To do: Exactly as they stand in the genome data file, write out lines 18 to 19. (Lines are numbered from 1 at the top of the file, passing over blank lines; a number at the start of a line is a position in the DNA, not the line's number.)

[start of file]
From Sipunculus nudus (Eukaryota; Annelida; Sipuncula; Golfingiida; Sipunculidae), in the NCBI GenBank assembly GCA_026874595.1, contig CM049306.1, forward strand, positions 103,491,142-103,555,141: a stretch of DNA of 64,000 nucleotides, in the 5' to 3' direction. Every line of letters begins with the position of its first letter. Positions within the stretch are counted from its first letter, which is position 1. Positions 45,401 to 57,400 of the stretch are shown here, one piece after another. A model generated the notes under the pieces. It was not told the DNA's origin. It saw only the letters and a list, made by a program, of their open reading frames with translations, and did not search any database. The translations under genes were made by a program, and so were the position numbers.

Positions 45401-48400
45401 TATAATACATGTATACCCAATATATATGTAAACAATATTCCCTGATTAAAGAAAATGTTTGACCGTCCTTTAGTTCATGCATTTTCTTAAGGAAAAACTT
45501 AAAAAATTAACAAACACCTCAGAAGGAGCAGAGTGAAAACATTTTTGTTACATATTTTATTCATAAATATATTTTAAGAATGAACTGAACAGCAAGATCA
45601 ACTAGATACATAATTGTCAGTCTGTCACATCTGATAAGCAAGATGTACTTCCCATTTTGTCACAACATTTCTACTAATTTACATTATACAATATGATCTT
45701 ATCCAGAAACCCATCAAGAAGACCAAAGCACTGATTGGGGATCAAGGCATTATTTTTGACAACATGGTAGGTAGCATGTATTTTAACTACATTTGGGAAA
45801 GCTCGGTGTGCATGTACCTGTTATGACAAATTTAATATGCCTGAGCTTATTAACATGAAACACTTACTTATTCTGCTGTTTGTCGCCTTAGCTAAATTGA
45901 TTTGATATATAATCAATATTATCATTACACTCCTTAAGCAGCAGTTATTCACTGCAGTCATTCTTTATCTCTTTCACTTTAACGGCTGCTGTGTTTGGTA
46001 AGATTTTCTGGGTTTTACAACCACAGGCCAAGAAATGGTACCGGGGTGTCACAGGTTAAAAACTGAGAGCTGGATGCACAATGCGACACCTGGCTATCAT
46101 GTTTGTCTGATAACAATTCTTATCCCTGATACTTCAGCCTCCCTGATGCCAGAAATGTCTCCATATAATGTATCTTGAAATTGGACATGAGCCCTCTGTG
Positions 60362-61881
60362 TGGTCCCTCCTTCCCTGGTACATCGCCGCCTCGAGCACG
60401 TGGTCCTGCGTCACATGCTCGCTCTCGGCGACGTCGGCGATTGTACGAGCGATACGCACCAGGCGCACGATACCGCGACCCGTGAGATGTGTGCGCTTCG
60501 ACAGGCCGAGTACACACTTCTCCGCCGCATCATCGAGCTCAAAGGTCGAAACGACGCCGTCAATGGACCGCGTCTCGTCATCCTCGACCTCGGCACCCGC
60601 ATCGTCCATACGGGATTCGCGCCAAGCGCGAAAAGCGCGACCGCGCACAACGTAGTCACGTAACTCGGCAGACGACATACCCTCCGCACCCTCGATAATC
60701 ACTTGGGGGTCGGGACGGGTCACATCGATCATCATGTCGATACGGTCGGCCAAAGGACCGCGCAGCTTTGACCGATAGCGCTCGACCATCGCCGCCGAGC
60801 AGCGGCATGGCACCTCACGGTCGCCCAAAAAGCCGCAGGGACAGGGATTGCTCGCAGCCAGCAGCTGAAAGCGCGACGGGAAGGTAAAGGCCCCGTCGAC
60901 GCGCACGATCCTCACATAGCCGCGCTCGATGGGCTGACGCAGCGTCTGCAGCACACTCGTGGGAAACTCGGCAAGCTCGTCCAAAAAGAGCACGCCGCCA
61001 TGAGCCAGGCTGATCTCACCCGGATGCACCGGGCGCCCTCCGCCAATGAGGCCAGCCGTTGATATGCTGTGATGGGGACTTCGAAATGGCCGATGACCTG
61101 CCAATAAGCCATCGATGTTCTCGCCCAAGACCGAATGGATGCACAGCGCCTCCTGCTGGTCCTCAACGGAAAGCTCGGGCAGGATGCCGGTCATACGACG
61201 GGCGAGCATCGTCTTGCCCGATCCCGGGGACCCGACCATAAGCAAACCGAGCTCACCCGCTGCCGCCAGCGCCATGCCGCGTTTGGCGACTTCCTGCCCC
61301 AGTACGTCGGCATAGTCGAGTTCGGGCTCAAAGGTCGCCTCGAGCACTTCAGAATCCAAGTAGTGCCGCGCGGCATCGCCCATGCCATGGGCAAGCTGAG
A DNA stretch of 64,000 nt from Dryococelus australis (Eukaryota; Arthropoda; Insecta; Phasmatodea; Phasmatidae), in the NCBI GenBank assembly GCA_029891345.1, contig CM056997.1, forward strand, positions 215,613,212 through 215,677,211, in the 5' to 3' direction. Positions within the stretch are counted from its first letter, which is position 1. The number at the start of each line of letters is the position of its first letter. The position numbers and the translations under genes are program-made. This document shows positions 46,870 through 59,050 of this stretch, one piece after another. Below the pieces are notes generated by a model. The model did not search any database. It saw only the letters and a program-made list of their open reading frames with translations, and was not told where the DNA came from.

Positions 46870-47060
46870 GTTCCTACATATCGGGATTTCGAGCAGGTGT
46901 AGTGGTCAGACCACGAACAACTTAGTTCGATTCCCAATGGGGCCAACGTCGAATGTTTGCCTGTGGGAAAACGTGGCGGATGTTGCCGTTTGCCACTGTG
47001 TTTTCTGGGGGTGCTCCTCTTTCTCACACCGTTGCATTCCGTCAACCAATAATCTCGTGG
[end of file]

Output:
60901 GCGCACGATCCTCACATAGCCGCGCTCGATGGGCTGACGCAGCGTCTGCAGCACACTCGTGGGAAACTCGGCAAGCTCGTCCAAAAAGAGCACGCCGCCA
61001 TGAGCCAGGCTGATCTCACCCGGATGCACCGGGCGCCCTCCGCCAATGAGGCCAGCCGTTGATATGCTGTGATGGGGACTTCGAAATGGCCGATGACCTG